his appellate counsel’s brief. The appellate court said it would take the pro se brief
with the merits of the appeal. Id.
The appellate court issued a merits order affirming denial of the postconviction
petition, addressing only the arguments raised in the petitioner’s counseled briefs and
making no mention of the pro se brief. Id. The merits order was followed with a
clarifying order noting that the pro se brief was denied and only the counseled brief
was considered in the Illinois Appellate Court’s decision-making process. The case
then moved to federal court, where the district judge denied the petition in its entirety
for reasons mostly unrelated to the Seventh Circuit’s narrow holding on appeal. Id. at
In its review, the Seventh Circuit noted that procedural default can occur “if the
state court rejects a federal claim based on a state procedural rule ‘that is both
independent of the federal question and adequate to support the judgment.’” Id.
(quoting Richardson v. Lemke, 745 F.3d 258, 268 (7th Cir. 2014)). The Illinois
Appellate Court’s refusal to consider the pro se brief in its ruling was a proper
enforcement of the Illinois rule against hybrid representation. Id.; see People v. Serio,
357 Ill.App.3d 806, 815 (2005) (“An accused has the right either to have counsel
represent him or to represent himself; but a defendant has no right both to selfrepresentation and the assistance of counsel”). The Seventh Circuit held that the state
appellate court’s enforcement of the hybrid representation bar in Clemons was “an
independent and adequate state ground of decision and precludes federal habeas
review” of the Strickland claim set forth in the petitioner’s unconsidered pro se
supplemental brief. Clemons, 845 F.3d at 820.
Here, Brown’s habeas petition is by-and-large procedurally indistinguishable
from that under review in Clemons. Facial differences do exist: Brown seeks review
of his direct appeal, Clemons involved a postconviction appeal; Brown’s pro se brief
was categorically excluded from consideration at the state level, the Clemons
petitioner’s was initially taken with the counseled brief before being excluded from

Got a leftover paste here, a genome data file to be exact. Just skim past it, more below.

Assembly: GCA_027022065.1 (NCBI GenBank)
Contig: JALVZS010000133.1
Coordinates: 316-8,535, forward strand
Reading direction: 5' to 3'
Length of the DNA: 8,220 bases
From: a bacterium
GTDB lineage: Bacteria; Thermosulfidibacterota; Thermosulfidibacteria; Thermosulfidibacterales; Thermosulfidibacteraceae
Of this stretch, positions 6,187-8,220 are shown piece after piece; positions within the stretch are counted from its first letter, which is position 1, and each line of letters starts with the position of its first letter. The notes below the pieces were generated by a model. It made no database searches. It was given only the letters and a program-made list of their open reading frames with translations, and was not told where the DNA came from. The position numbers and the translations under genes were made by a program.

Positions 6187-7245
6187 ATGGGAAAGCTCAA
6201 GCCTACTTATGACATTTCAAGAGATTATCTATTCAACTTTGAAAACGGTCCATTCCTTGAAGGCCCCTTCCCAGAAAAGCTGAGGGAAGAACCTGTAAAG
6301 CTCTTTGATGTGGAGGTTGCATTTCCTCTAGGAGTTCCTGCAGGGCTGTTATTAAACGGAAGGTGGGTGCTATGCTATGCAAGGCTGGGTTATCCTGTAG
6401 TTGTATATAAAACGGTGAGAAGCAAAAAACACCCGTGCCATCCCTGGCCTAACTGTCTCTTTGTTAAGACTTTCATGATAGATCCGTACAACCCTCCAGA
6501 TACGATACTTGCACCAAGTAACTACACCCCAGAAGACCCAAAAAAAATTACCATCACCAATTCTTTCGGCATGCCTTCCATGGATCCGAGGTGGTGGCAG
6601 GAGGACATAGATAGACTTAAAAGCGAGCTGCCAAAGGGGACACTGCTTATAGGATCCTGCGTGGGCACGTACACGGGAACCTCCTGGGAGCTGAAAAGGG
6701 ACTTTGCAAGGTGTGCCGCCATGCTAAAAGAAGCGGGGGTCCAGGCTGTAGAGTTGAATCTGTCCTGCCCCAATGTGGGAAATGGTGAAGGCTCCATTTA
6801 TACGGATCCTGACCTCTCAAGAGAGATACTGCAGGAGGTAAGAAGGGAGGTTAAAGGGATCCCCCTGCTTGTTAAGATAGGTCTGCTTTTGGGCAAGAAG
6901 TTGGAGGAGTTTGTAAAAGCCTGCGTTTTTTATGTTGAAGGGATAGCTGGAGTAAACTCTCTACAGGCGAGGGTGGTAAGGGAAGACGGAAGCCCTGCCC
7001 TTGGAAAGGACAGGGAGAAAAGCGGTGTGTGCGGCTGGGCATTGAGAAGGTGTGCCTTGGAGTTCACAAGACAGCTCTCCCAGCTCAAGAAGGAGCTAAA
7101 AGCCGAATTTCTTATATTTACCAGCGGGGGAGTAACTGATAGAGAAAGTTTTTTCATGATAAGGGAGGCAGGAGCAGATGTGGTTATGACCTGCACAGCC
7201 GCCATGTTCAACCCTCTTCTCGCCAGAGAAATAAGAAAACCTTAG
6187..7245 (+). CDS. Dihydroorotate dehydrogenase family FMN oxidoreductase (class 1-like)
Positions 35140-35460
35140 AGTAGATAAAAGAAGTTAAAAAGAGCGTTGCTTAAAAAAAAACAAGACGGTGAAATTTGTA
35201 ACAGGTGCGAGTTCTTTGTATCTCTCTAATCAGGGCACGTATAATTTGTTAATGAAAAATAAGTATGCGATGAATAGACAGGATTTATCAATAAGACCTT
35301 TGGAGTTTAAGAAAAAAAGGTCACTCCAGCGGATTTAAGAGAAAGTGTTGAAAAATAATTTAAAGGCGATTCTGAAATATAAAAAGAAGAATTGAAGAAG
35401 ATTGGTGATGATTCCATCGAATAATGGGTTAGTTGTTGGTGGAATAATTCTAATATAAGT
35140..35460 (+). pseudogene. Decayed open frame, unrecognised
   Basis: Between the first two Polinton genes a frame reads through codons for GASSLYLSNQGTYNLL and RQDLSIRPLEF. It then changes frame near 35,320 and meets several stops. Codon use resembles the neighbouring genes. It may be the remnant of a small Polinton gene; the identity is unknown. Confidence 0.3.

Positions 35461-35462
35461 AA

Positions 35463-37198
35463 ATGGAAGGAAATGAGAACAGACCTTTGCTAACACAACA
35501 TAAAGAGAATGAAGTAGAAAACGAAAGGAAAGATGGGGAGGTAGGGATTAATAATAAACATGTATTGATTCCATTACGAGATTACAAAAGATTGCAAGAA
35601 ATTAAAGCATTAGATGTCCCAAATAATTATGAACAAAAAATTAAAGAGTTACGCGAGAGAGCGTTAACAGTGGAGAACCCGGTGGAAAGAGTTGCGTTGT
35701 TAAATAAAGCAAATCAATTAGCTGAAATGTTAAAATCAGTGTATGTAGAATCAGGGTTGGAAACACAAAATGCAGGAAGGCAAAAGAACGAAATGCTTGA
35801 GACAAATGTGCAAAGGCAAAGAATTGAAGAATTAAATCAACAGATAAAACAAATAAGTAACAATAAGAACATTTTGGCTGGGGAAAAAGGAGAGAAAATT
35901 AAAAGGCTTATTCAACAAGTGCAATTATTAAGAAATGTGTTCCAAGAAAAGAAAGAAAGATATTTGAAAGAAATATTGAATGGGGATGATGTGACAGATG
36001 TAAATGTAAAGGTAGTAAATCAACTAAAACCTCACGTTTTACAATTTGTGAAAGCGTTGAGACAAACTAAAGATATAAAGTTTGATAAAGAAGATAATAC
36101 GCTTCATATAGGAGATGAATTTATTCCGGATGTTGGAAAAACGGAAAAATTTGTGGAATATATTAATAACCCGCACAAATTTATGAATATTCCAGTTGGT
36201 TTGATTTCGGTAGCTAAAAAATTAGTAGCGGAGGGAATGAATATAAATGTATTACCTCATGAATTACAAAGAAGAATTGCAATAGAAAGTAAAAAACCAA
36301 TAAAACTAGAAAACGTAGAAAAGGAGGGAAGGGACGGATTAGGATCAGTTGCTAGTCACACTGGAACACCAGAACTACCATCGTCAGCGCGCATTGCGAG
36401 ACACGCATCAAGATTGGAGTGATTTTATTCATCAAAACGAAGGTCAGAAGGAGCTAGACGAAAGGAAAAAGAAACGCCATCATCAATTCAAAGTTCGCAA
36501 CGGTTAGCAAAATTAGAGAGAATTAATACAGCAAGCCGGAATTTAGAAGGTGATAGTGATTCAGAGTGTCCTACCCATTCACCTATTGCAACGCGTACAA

the merits order.
But these minor procedural peculiarities are irrelevant in light of the merits of
the Seventh Circuit’s decision. Brown set forth Claims 2 through 7 in his proposed
supplemental brief on state-level appeal, just as the Clemons petitioner set forth a
Strickland claim in his supplemental brief at the state level. The Illinois Appellate
Court declined to entertain Brown’s brief where his counsel had already filed an
opening brief, just as it declined to entertain the Clemons petitioner’s. Finally, as in
Clemons, Brown had the opportunity to “dispense with his counseled briefs and
represent himself to ensure that his preferred arguments were raised, or he could roll
the dice and hope that the court would make an exception to the rule against hybrid
representation and accept his pro se supplemental brief.” Clemons, 845 F.3d at 820.
He declined to do so, and under the newly minted Seventh Circuit Clemons decision,
is precluded from federal habeas review of the claims he raised in his unconsidered
pro se brief on direct appeal, Claims 2 through 7.
Our procedural decision barring review of Claims 2 through 7 turns on the
validity of Clemons, which was recently docketed for review by the Supreme Court.
To account for the possibility of Clemons’ reversal, we address the merits of Brown’s
habeas petition, as well.